How Participation in a Community of Practice Informs and Influences the Participants' Personal Teaching Practices
Answers to Scott's Questions
begin with, I would like to welcome you all and other viewers to Week
5. I would like to welcome Scott to WIA
and thank him for raising these questions.
Q (1): How does a teacher bring about transformation from f2f to online teaching?
Regarding other obstacles and issues I encountered, some were technical,
while others were cultural. If we are to address this issue, Scott, I
believe that there will be always obstacles; some are controllable while
others are not. An example of a technical one, I was exposed to
a hacking attack by a student, who hacked my email accounts and a website
I use to communicate with my students. This has caused frustration and
dela y to the growth of my teaching and learning process. If you
are interested in hearing more about the cultural obstacles, I take this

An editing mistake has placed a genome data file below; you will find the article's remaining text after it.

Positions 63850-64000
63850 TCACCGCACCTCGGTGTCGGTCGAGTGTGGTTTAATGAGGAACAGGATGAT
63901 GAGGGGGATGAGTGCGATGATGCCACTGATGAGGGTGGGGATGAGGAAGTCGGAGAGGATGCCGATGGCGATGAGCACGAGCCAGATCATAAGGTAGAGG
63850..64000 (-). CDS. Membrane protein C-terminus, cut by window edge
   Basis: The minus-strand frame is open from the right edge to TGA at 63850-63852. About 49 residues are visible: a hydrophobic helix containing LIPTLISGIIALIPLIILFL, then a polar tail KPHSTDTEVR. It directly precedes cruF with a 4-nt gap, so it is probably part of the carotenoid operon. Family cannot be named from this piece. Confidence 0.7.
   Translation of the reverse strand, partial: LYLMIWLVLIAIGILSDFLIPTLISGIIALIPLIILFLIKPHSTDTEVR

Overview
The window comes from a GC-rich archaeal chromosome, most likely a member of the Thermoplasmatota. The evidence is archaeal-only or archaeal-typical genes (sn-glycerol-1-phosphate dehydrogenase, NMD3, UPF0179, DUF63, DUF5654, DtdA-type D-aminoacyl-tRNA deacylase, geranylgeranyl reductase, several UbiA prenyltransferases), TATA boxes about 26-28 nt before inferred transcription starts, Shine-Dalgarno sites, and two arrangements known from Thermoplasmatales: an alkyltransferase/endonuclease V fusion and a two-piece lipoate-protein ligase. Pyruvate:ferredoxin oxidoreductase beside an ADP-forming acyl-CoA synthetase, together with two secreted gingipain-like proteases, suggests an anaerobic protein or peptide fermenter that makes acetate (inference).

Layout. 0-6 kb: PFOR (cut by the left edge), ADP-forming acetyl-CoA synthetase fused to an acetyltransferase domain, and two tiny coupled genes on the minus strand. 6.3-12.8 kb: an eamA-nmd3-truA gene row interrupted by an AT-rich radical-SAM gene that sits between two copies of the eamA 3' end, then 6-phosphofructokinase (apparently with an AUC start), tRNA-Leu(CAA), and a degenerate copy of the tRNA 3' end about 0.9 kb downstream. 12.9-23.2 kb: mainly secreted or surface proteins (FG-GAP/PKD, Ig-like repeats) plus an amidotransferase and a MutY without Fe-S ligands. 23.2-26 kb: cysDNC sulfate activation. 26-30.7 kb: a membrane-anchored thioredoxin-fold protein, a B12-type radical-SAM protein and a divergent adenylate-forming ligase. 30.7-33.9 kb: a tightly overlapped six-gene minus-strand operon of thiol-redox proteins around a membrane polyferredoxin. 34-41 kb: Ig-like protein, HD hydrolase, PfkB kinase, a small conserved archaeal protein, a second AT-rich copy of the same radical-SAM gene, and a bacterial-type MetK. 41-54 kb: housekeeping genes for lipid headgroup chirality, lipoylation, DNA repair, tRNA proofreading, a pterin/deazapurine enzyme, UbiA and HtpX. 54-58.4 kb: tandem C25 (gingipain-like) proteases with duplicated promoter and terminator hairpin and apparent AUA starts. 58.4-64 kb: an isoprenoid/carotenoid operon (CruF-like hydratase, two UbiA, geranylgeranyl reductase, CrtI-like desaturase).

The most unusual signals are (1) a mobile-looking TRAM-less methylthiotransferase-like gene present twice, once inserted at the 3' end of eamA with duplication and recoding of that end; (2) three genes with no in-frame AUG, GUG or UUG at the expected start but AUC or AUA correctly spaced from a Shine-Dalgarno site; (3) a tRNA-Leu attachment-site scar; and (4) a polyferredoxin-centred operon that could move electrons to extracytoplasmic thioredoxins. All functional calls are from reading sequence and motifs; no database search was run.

chance here to invite you and all the other warheads to my first live
discussion, to explore more and exchange ideas on this issue. You can
check the day and time on Week 5 portal page.
A: On making the move, seriously, is when I realized that being a member in WiA means professional security, in the sense that I know now I have a precious “treasure” of knowledge which I can refer to whenever I need help or feedback. The mutual trust and respect that govern the WIA cyberspace are major factors also in making the move. On-line teaching remains a future target that I’m learning here right now, by following the method and approaches used by Vance Stevens, our group leader and “facilitator”, who humbly facilitates things and challenges you in a way that makes you realize and correct your mistakes and errors by yourself, simply and quietly, using a student-centered approach that makes you feel so good about yourself, as the “discoverer”. It’s the secret that prevents us/me from leaving WIA, and always pushes us to look for something new to learn.